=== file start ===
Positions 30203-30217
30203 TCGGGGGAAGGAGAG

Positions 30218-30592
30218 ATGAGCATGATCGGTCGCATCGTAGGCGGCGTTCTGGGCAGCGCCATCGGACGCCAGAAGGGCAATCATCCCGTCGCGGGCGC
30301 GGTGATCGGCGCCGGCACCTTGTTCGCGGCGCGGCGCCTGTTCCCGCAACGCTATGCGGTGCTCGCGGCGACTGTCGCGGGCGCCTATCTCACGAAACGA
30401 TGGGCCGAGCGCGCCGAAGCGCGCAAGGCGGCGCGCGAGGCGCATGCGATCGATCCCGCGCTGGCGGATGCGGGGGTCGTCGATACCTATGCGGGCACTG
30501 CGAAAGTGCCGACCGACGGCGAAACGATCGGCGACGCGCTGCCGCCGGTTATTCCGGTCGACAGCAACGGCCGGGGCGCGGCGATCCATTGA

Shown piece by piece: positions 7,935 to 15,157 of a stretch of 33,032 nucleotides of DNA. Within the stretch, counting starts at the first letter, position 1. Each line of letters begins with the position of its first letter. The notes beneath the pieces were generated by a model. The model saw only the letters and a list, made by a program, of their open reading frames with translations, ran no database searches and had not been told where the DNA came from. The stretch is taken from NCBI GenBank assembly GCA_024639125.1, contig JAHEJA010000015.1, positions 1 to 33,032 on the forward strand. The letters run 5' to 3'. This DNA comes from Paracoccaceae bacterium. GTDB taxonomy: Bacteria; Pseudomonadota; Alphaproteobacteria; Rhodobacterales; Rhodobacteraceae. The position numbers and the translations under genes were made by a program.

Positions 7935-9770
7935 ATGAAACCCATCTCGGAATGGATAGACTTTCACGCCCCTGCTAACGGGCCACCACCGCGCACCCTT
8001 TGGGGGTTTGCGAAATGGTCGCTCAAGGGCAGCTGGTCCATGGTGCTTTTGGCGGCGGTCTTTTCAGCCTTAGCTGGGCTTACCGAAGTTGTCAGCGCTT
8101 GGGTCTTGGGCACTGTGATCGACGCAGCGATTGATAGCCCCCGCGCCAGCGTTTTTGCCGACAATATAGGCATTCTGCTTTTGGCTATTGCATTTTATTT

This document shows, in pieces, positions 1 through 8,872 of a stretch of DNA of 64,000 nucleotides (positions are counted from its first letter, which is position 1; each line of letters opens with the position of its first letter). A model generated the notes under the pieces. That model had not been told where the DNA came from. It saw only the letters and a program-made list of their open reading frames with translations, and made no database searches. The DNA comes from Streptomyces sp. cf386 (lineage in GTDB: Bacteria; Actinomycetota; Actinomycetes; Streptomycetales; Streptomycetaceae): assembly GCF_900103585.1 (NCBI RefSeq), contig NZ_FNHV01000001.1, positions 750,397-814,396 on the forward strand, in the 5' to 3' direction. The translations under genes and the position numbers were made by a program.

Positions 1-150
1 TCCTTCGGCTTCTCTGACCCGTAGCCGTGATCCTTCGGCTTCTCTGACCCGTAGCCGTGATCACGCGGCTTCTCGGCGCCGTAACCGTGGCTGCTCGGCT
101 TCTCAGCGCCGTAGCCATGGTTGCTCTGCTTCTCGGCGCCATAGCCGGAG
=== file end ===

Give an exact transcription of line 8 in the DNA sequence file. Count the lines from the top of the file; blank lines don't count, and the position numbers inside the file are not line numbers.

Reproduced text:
Shown piece by piece: positions 7,935 to 15,157 of a stretch of 33,032 nucleotides of DNA. Within the stretch, counting starts at the first letter, position 1. Each line of letters begins with the position of its first letter. The notes beneath the pieces were generated by a model. The model saw only the letters and a list, made by a program, of their open reading frames with translations, ran no database searches and had not been told where the DNA came from. The stretch is taken from NCBI GenBank assembly GCA_024639125.1, contig JAHEJA010000015.1, positions 1 to 33,032 on the forward strand. The letters run 5' to 3'. This DNA comes from Paracoccaceae bacterium. GTDB taxonomy: Bacteria; Pseudomonadota; Alphaproteobacteria; Rhodobacterales; Rhodobacteraceae. The position numbers and the translations under genes were made by a program.